I was expecting something along the lines of airplane (economy class) food but was pleasantly surprised. We were able to pick our food from a menu. There weren’t a lot of vegetarian choices but enough. Vegans would have been out of luck. Unfortunately, Julian spent most of the dinner perilously close to melting down. I don’t think it was because he was hangry, I had been feeding him snacks just 10 min prior to eating, but he was definitely out of sorts for some reason. At one point he broke down it tears for reasons that were a complete mystery to me. My best guess was he was more tired than hungry.

We finished dinner around 7:00pm so it was theoretically time to start Julian’s regular bedtime routine. I got Julian changed to his pajamas and read Ottoline and the Yellow Cat. Then I pressed the attendant call button in hopes of getting the beds setup. Unfortunately, I didn’t hear back, my best guess was they weren’t expecting anyone to go to sleep so early and were taking a supper break. However, Julian noticed that the tray had instructions for how to setup the beds so we were able to do it ourselves. I did discover that once the beds were laid down, I could no longer access the luggage under the seat. I pulled out my red suitcase and put it in front of the door so I could grab various things like charging cables and books.

I decided to give Julian the bottom bunk to reduce the chance he would somehow manage to roll off. I belatedly realized I had miscalculated my reading material, leaning more toward physical books rather than eBooks. There is a reading light for the top bunk but it wasn’t great and Julian was still having trouble settling down so I eventually turned it off and read an eBook instead. I couldn’t sit up in the top bunk so was reading lying down and the rocking of the train was making me sleepy. I gave up around 9:30pm and settled down to sleep for the rest of the trip. While I was a little disappointed I hadn’t made much progress on my train to-do list, it was very fun to be sleeping in a train. There were regular station announcements so it wasn’t a fantastic sleep experience but I did still manage some high-quality dozing.

Our cabin attendant woke us up about 20 minutes prior to arriving in Los Angeles. In spite of the sporadic sleep, I felt pretty good and gathered up our stuff. We arrived right around 2:00am to pouring rain. Parts of the underground walkway to the station were flooded and we had to walk around large puddles. We got to the station too late to take the underground Metro to our hotel, our initial plan. Instead, Jaeger tried to summon a Lyft. Unfortunately, there are not a lot of Lyft cars designed to take four passengers so we had about a 20 minute wait. Union Station is a beautiful train station. Though, it was also immediately clear that Los Angeles has the same housing and homeless issues that every city I’ve lived in has (and I’m including smaller cities such as Boulder and Santa Cruz in this).

We exited our Lyft and I did a bag check to make sure we had gotten everything out of the car. It was at that point I realized I had left Julian’s backpack under his seat on the train. I hadn’t pulled it out when I converted the seats to a bed so it was hidden and I just didn’t think about it. However, it was now close to 3:00am so I decided to try to problem solve later.

We checked into the hotel without incident and then tried to go back to sleep. I had gotten enough sleep that my body wasn’t interested in going back to sleep right away but eventually I nodded off again.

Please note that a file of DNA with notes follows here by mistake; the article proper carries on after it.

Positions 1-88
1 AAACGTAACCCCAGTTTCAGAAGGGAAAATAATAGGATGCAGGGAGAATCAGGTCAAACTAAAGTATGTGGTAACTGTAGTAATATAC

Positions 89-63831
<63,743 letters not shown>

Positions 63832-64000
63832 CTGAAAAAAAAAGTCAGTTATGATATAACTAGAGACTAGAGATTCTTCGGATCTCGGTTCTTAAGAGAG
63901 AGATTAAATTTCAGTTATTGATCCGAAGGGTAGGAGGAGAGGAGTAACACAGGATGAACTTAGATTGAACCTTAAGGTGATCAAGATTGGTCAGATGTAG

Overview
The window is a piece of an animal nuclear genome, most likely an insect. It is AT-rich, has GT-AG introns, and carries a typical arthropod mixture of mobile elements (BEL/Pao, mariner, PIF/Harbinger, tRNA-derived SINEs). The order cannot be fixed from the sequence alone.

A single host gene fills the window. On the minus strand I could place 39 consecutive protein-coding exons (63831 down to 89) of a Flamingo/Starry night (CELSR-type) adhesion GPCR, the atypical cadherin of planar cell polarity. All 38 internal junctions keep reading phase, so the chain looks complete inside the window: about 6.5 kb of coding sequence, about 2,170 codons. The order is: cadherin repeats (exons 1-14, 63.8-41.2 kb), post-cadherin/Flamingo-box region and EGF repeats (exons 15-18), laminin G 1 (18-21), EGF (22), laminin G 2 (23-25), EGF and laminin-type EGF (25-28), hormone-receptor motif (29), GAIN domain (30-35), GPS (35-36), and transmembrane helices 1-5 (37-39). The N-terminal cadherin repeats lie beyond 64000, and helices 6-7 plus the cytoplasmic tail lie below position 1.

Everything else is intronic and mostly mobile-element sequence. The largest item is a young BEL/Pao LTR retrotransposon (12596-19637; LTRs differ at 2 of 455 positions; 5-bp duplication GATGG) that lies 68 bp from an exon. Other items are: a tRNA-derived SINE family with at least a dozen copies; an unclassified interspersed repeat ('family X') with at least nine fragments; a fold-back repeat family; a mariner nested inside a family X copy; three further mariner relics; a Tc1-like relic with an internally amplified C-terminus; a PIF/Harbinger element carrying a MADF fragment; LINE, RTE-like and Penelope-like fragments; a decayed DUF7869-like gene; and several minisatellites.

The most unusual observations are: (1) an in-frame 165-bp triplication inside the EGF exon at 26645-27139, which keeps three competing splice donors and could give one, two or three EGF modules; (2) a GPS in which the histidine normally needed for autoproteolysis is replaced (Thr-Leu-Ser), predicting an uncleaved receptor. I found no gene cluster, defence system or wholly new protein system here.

First thing the next morning I filled out Amtrak’s online lost luggage form and later in the day we went back in-person to see if they’d found the backpack. They hadn’t but noted that the massive amounts of rain was making it hard to be as efficient as normal. I was afraid the backpack, and the things I had packed in it which included our iPad 2 were lost. However, I got a call on Friday that they had found it and everything was still in the backpack. This definitely falls into the “where we got lucky” part of the trip.

Overall, I really enjoyed this train ride. Though, I would have preferred more daylight hours. That said, being able to sleep on the train was a decent consolation prize for getting in so late.

  1. I envy the Canadians their Thanksgiving.
  2. After spending way too much time trying to figure out what version I should watch. I eventually followed’s recommendation and watched the 1974 edition. Good but Poirot was kind of weird.
  3. It’s not just concern over getting sick but also concern about being stuck in a tiny cabin quarantining for weeks.
  4. This ended up being particularly handy when I was in the top bunk as I used it to hang up my mask for easy access.

Alaska Cruise: Cost and Reflections

I really enjoyed this cruise but I also think a substantial reason I enjoyed it was because I was traveling alone. It was glorious to only be responsible for myself and not to have to consider anyone else’s preferences. I’m really going to miss a lot of things such as taking a nap whenever I feel like it and food magically being ready whenever I want it without me having to think at all.

Costs (excludes shopping)
This cruise wasn’t cheap. If I had been sharing a room with someone else it would have been much cheaper, at least as an average, but when traveling alone you basically pay double for the base cost. People tend to be very vague about costs which makes it hard to predict how much one will end up spending. So, in case anyone stumbled across this and wants to know, here’s the breakdown of what I spent:

Base cost of cruise (for a solo traveler) – $1,662.00
Airfare/Hotel – $0 (since I departed and returned directly to Seattle)
Bus to Cruise Ship – $2.75
Lyft Ride Home – $23.85
Thermal Suite and Thalassotherapy Pool 7-Day pass – $139.00
“Premium” Internet – $111.99
Hotel Service Charge – $1401
Spa Pedicure/Manicure/Products/Tips – $311.68
Juneau Shuttle to Mendenhall Glacier + Tips – $62.25
Sealaska Heritage Museum – $5.00
Totem Center (Ketchikan) – $6.00
Southeast Alaska Discovery Center – $5.00